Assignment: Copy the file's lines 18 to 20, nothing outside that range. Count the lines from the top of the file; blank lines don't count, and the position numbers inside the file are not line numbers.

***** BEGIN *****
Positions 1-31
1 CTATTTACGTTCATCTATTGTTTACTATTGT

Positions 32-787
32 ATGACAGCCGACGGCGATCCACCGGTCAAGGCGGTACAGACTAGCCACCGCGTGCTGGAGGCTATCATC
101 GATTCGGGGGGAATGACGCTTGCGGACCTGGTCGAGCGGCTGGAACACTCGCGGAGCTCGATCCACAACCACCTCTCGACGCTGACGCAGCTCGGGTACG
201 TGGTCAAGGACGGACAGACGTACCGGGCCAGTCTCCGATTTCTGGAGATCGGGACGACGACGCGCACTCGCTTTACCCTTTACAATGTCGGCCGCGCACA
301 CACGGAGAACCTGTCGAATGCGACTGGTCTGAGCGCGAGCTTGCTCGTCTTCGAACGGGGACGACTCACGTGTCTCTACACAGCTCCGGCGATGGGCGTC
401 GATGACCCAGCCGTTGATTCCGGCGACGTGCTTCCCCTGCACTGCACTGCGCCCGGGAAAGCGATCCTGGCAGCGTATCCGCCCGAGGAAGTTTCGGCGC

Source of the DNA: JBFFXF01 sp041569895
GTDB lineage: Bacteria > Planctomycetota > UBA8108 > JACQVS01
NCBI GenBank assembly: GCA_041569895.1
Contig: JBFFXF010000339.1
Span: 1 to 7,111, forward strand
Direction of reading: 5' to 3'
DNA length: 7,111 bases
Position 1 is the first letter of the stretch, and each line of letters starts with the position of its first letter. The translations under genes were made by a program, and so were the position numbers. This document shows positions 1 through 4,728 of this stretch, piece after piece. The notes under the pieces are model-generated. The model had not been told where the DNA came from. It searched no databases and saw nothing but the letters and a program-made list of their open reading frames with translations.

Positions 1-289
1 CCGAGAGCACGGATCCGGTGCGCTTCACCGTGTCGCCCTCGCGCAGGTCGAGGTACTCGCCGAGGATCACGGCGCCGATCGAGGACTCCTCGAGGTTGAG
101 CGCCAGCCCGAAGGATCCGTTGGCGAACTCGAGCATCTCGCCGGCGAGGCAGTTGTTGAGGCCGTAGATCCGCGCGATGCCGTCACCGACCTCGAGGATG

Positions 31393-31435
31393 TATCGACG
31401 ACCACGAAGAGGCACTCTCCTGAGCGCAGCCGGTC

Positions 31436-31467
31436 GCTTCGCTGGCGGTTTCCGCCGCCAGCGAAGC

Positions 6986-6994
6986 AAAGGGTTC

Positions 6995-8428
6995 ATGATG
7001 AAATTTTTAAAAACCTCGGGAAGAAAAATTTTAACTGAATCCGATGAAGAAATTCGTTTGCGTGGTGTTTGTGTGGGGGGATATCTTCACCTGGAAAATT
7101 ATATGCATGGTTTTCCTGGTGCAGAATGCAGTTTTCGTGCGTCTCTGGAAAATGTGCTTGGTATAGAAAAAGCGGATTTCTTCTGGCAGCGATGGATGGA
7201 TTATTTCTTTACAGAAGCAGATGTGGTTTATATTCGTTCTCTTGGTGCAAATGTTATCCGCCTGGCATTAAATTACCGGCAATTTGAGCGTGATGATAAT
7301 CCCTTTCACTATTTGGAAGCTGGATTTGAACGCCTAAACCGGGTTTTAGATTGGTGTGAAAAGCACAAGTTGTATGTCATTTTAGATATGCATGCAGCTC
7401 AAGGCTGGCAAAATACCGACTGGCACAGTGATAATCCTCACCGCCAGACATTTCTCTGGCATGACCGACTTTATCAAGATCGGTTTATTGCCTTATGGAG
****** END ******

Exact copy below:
1 CCGAGAGCACGGATCCGGTGCGCTTCACCGTGTCGCCCTCGCGCAGGTCGAGGTACTCGCCGAGGATCACGGCGCCGATCGAGGACTCCTCGAGGTTGAG
101 CGCCAGCCCGAAGGATCCGTTGGCGAACTCGAGCATCTCGCCGGCGAGGCAGTTGTTGAGGCCGTAGATCCGCGCGATGCCGTCACCGACCTCGAGGATG

Positions 31393-31435